Speaking of movies, a couple of days ago NYC/Caribbean Ragazza regaled us with this superb post. This post was typical of several reviews I saw that day concerning the opening of the Sex and the City movie. NYC said it in her usual inimitable style, and she also has the background to really cover this (as a producer), and I seriously, seriously recommend that you all go over there and read this now. Her main point, however, was that Hollywood execs feel that women won't "open" movies. Especially older women - older women actresses or older women viewers.
But despite this, SATC beat out my old friend Indy for total sales during its opening weekend. Open that male execs!
Soccer Mom in Denial had a different post, on the subject of women's bodies that have been, well, lived in. Or maybe I should phrase it as well-lived in.
She was horrified, as am I, by a new children's book, called My Beautiful Mommy, that prepares young children for what to expect if Mommy comes back from the hospital with a new nose, or a new set of... well, you know.
Nice. Just the thing I'd want my child to read, because, you know, I think all young children should expect their mommies to get new body parts when the old ones look a little less shiny.
And then there's two of my Hollywood heroines, one old and one new. The first is Jamie Lee Curtis. Jamie Lee posed for MORE magazine in nothing but underwear. Not sexy underwear, just plain underwear, with no make-up, no airbrushing, no stylist for her hair, etc. She wanted us to know what late 40s/early 50s movie stars look like. For real. And for lack of a better, gender-appropriate expression, the Lady's got balls.
Karen Allen is my new heroine (and, apparently, the current cover for MORE ). I guess I have to include Steven Spielberg, too, but he's been a longstanding hero for other reasons. Karen Allen is up on the big, harsh, show-every-pore, movie screen with a face that shows her age. She is radiant, yes. I mean, she is Karen Allen, after all. She's still cute, she's still freckled, she still exudes health and energy.
And a post-menopausal paunch.
Just as nature intended.
How much healthier would our culture be if we saw the beauty in women as they are meant to be - in all their permutations, ages, skin tones and colors and body sizes? In the meantime, however, viva those brave actresses who act, and look, their age.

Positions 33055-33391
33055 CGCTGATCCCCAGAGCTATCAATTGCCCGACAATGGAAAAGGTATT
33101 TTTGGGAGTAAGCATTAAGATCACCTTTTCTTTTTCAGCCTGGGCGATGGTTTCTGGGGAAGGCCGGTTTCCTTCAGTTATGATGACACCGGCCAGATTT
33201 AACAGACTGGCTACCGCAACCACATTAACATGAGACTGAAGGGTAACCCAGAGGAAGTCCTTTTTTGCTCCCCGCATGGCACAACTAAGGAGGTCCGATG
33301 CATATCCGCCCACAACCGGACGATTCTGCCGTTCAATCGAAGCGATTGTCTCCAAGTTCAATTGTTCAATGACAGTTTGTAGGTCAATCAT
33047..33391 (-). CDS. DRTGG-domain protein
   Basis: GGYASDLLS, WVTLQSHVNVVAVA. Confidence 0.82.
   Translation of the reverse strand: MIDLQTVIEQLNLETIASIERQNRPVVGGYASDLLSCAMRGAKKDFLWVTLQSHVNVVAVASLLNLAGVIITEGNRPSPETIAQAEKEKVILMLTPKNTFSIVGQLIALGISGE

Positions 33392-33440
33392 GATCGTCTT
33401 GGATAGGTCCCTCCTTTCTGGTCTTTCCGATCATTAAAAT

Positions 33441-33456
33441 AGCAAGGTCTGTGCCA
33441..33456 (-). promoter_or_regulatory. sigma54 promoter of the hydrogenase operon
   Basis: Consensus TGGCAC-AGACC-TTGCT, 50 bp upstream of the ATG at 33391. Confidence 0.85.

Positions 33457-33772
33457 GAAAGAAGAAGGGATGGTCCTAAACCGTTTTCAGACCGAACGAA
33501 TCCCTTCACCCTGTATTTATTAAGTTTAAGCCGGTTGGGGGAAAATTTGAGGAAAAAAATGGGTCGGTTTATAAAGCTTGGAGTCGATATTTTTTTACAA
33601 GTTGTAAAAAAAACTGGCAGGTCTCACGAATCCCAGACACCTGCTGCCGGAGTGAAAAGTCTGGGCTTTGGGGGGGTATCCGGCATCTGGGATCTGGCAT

Now, speaking of heroines, I'd like introduce you to April, of It's All About Balance, for those who don't already know her. If you don't know her, and if you parent, or are creative, or if you run into adversity in your own life, ever, go - go now, and read her.
April is a single mom, with two beautiful, happy girls, who lives in LA. She's smart (she was just promoted to a position she's not credentialed for, because yes, she's that good), she's creative (actress and graduate of various prestigious arts programs), and a completely passionate, devoted mom and advocate for her daughters. April does not have the support of her daughters' father, and she is on her own. She's had many setbacks, but somehow she keeps it together in a totally inspiring manner.
One of the lights in her life has been her older daughter's experience with a KIPP school. KIPP (Knowledge Is Power Program) Schools are free, open enrollment, college preparatory public schools designed to serve underserved students for future success in the academic world and in life. Sadly, though, there appears to be trouble on the horizon for her daughter's particular school.
As April was analyzing this situation in her usual thoughtful way, and attending meeting after meeting to try to ameliorate the situation (yeah, in all her spare time), she came up with a wonderful idea: A Blog Blast for Education on June 20th. You can read all about it here.
Cable Girl has designed not one, but two, gorgeous buttons to choose from. The one I'm proudly hanging to the right of this post is this one:
Here's what April has to say about the event:
"Education is an issue that affects every Mommy Bloggers' lives (and the Daddies, too).
We've been hearing lately how much power we have, let's utilize it. (Not to mention, it's an Election Year and I haven't heard nearly enough about education.)
Let's talk about whatever concerns us most. Let's talk about a brilliant teacher or curriculum. Let's talk about homework. What's the first thing you think about when you hear the word "education?" Let's talk about that.
And, okay, we may not get the ears (eyes) of McCain or Obama/Clinton from this, but we can learn from each other, right?"
I know that is one day I'll be cranking up my Google reader with great alacrity. I'm excited to learn about the pressing concerns and joys of others, and I'm eager to write about my own.
So, hell yeah, I'm going to be there on June 20th.
How about you?